ONEONTA — Common Council members began a review Tuesday of the proposed 2013 budget with a focus on whether to keep two police positions costing $150,000.
Fourth Ward council member Michael Lynch submitted an amendment to the budget to restore that funding to the budget.
The mayor and several council members later in the meeting at City Hall debated the merits of maintaining existing staffing levels versus reducing a projected budget deficit.
A budget hearing on the budget is scheduled for Tuesday, and the council must approve the budget as presented or amended Dec. 4. The police department has 28 authorized positions from officer to chief, and the department has two vacancies.
On Tuesday night, Maureen Hennessy, First Ward council member and chairwoman of the Human Resources Committee, said she would fight to maintain at least one of the two police positions in question because the police chief already has identified a candidate to fill an opening.
The police department has overcome the scandal and staffing turmoil of recent years, Hennessy said, and the momentum cannot be hindered.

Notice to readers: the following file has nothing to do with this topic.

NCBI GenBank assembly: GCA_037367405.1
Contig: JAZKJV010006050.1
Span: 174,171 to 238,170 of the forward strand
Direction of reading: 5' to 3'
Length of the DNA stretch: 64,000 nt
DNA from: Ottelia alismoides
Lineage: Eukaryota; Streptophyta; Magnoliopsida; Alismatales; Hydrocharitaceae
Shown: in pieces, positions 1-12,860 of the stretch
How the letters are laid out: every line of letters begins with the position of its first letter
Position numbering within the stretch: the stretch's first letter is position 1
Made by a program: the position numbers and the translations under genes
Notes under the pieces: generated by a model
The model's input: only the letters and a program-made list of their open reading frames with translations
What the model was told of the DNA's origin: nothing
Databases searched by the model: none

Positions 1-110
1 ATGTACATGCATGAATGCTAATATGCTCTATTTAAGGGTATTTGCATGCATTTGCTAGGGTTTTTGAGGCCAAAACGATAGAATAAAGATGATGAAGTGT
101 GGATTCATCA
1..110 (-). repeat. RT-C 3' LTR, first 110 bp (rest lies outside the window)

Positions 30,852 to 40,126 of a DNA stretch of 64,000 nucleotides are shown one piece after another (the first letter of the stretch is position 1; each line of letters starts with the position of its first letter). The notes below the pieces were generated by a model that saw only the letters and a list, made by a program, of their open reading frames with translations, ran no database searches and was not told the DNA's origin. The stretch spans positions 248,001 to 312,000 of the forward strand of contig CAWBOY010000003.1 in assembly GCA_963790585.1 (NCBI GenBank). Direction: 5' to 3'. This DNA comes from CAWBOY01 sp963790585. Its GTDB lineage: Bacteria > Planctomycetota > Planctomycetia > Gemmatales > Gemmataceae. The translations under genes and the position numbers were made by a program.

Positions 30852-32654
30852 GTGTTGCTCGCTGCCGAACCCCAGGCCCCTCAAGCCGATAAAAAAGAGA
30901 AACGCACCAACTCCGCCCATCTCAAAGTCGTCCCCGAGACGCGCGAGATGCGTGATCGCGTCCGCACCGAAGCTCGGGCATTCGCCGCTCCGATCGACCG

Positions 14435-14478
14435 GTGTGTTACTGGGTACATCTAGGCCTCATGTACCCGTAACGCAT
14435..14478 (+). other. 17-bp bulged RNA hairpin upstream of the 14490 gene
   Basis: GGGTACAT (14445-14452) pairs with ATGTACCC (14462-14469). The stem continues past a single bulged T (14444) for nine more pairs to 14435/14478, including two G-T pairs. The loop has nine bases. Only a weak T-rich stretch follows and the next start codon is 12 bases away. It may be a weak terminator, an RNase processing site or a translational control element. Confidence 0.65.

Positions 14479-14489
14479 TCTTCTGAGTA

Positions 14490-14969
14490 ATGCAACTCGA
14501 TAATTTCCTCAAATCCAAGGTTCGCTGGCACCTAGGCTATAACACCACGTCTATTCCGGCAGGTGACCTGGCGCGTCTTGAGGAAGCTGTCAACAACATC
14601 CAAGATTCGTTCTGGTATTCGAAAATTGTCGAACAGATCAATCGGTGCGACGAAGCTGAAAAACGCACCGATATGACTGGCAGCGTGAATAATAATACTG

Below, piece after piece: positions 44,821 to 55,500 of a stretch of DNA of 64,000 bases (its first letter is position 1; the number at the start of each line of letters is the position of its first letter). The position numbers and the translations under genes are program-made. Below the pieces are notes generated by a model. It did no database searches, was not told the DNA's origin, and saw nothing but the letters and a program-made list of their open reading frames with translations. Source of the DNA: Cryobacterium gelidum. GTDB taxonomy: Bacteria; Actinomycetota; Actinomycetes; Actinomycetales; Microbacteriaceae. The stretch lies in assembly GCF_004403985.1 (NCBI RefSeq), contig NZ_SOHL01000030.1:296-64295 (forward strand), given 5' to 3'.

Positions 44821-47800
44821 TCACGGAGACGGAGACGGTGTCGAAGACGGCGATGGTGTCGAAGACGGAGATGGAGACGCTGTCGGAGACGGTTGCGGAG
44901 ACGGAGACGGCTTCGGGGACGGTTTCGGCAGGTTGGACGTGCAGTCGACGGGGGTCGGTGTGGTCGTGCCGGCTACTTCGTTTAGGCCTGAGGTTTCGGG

“This is not the time to start cutting back,’’ Hennessy said.
Madolyn Palmer, Fifth Ward council member on both the Human Resources and Finance committees, said she agreed with Hennessy.
Hennessy and Mayor Dick Miller disagreed about whether authorization was given to interview the candidate without offering a job. The mayor has formed a task force to address police staffing and services, and Hennessy said one position could be withdrawn from the budget as the panel considers options.
Miller said the two positions could be cut, then the task force could decide on adding one, two, three or no positions as needed. A task force studying fire department staffing last year yielded successful steps this year, he said.
Police Chief Dennis Nayor told the council that he wants the positions maintained in the budget. The department projects two possible retirements within the next year, he said, current officers rely on staffing levels to fill in cases of leave for military service, medical reasons and overtime.
In a workshop session before its regular meeting, council members gave a green light to a revised map outlining the city’s eight wards.
The Redistricting Commission’s “Option F’’ was deemed satisfactory by each council member. The plan will be presented formally in a resolution next month, Miller said, and a public hearing will be set.
The realigned districts will take effect in the next elections for council members, he said.